Going one step further: our new sustainability partnership with Ripple Africa
We’ve committed to offset 3 tonnes of carbon a year per employee through the charity’s cookstove and tree-planting schemes
When we founded the Fat Beehive Foundation in the summer of 2020, the primary motivation was to provide small charities with grants to advance their website and other digital products. Amongst other unexpected outcomes, the application process has brought us closer to small charities across the UK that undertake amazing work on low budgets. Initially applying for a grant, we’ve now partnered with Ripple Africa to offset three tonnes of carbon a year for every one of our employees.
As you would expect all the energy we use is from renewable sources and we already offset any other carbon attributed to our operations. We don’t need raw materials to build websites – however we do need highly skilled employees who are, of course, a source of carbon. So this commitment offsets the embodied carbon in our team – calculated at 3 tonnes per person per year.
But why Ripple Africa? We’re well aware of the range of schemes available to organisations like ourselves to offset carbon, however, the ethos and values of Ripple Africa align closely with our own.
Since its foundation in 2003, Ripple Africa’s core belief has never changed: to empower communities so they themselves can achieve a sustainable future. Working across four regions in Malawi, the organisation is committed to providing a hand up, not a handout. Directed by the needs of the communities they support, Ripple Africa has now planted over 17 million trees, protected over 340 sq. km of forests through newly established forest conservation projects and saved 80,000 bundles of wood every week through fuel-efficient cookstoves, (the Changu Changu Moto) each of which offsets three tonnes of carbon dioxide equivalent a year!
But why take it from us? Meet the people at the heart of Ripple Africa:
Joyce and her granddaughter Chimwemwe love cooking together but at the age of 77, Joyce can no longer collect firewood. With the cookstove, 14-year-old Chimwemwe doesn’t have to collect firewood as frequently as she did when cooking on a traditional fire. While providing less risk of burns and smoke inhalation, the free time granted to Joyce and Chimwemwe means they can engage in other activities such as educational classes and hobbies.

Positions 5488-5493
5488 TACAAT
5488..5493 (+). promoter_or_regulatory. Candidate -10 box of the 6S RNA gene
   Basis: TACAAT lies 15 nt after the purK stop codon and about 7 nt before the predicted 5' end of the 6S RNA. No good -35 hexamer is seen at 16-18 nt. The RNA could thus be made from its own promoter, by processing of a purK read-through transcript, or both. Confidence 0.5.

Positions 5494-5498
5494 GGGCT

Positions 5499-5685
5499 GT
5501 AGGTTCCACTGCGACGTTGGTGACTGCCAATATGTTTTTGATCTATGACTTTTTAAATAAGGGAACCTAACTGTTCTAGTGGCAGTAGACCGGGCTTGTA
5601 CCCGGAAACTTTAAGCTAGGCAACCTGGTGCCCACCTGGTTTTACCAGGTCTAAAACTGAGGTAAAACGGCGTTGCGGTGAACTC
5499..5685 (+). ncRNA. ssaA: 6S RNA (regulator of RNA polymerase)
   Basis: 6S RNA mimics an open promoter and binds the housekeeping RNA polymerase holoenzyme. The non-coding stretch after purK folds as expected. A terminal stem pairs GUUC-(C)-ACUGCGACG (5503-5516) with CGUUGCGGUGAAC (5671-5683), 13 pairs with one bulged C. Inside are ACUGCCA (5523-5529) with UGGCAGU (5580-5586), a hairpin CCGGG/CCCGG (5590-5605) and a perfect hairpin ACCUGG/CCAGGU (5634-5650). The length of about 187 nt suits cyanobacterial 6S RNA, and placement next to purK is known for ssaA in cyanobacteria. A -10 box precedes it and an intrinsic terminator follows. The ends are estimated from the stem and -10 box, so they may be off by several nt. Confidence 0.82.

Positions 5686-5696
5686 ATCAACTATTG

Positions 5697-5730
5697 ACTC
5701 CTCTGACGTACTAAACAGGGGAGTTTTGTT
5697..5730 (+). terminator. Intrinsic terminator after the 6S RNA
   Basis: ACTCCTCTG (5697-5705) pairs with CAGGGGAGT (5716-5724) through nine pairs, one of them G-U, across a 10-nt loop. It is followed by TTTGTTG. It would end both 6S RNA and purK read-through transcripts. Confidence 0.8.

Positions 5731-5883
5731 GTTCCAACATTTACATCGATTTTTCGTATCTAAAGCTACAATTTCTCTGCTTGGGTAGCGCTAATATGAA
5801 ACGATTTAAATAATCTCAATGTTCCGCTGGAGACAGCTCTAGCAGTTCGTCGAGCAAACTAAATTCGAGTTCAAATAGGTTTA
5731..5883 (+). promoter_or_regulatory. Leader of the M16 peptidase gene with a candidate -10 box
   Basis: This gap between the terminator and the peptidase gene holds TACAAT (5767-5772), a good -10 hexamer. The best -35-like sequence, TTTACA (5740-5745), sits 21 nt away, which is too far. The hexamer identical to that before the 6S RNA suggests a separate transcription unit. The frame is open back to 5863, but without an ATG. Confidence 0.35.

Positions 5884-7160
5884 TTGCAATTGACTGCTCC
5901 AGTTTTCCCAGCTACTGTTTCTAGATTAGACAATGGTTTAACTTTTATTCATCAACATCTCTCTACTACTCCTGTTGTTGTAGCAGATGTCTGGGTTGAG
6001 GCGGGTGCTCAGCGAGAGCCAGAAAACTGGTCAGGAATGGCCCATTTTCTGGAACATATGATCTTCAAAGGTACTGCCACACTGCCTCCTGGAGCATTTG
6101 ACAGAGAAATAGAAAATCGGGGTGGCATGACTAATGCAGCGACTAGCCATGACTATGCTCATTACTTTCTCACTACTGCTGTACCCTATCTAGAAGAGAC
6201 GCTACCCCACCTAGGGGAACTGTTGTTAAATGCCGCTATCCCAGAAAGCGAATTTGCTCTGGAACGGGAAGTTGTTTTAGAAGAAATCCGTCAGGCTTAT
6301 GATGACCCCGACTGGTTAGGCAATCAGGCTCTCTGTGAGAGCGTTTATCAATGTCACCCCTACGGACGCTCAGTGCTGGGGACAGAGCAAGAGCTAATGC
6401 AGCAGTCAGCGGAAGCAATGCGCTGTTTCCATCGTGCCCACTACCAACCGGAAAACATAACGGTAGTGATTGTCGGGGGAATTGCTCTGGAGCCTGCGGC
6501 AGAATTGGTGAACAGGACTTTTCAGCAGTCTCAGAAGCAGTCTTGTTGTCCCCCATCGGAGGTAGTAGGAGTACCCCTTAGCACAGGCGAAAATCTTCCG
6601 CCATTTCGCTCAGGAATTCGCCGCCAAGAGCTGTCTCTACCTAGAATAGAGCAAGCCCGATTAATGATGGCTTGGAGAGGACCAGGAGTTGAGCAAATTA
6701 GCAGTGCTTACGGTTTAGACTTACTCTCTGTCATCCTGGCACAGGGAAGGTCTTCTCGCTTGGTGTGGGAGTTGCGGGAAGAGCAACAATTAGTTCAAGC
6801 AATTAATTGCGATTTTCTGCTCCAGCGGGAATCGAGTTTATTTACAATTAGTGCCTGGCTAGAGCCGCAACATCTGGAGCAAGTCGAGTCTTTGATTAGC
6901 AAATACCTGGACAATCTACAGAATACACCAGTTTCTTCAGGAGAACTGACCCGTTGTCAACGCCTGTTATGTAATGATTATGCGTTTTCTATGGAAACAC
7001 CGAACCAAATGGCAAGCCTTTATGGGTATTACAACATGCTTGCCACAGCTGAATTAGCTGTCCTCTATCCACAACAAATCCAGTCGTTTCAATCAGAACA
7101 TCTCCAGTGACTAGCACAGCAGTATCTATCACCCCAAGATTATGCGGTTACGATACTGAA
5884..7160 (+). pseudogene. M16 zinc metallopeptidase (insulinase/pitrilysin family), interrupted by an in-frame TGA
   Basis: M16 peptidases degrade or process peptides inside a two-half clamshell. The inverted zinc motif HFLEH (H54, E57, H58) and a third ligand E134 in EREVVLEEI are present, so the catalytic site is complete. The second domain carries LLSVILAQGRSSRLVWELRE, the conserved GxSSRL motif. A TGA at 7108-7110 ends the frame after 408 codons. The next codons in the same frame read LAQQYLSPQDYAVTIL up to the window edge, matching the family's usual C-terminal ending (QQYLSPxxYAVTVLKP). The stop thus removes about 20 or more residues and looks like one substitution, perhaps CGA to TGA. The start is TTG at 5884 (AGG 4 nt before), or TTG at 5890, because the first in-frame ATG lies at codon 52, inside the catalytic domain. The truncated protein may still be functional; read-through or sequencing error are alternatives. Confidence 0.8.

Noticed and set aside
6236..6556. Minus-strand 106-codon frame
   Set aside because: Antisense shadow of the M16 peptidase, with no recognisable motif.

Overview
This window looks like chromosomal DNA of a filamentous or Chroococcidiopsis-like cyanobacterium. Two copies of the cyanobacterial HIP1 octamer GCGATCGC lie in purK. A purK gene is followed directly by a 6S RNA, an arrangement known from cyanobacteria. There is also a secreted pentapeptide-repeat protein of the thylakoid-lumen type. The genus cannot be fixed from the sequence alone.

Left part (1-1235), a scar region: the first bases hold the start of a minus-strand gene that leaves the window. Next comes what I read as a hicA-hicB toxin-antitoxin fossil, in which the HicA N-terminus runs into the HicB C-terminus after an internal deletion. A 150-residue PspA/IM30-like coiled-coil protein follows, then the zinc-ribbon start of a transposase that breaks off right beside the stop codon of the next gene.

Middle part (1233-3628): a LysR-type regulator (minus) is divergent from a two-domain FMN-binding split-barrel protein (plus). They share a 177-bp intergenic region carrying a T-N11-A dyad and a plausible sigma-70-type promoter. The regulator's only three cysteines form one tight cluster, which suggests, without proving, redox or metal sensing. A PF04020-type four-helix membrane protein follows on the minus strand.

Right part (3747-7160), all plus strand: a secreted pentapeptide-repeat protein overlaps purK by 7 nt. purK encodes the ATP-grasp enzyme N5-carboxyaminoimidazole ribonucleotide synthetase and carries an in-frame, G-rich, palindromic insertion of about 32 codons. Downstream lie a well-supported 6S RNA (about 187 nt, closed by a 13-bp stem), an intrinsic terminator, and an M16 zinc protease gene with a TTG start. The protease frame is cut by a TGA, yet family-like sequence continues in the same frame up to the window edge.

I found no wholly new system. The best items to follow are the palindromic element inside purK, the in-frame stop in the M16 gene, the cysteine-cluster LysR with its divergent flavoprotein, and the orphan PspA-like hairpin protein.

Ripple Africa’s commitment to tree planting and forest conservation is rooted in a desire to support the long-term sustainability of resources for the communities they work with. Andrea started planting trees to protect existing forests and create a sustainable timber source for the future. On top of this, the scheme has created employment opportunities for members of the community.
“I want to have money saved to pay for my family to receive medical care when they are sick. I want to be able to buy livestock and set up a farm. I would like to build a house!”
Ripple Africa’s Corporate Partnerships Manager & Project Coordinator, Nikki Luxford praised the new partnership:
“Fat Beehive’s commitment to offset 3 tonnes of CO2e per year is a fantastic development for both their carbon footprint and for our communities in Malawi. What is particularly encouraging about Fat Beehive’s commitment is the consideration to offset staff carbon emissions outside of the workplace and we hope it paves the way for similar partnerships. We’re extremely grateful for the partnership opportunity and looking forward to keeping the whole team at Fat Beehive updated about how their contribution is benefiting the communities in Malawi.”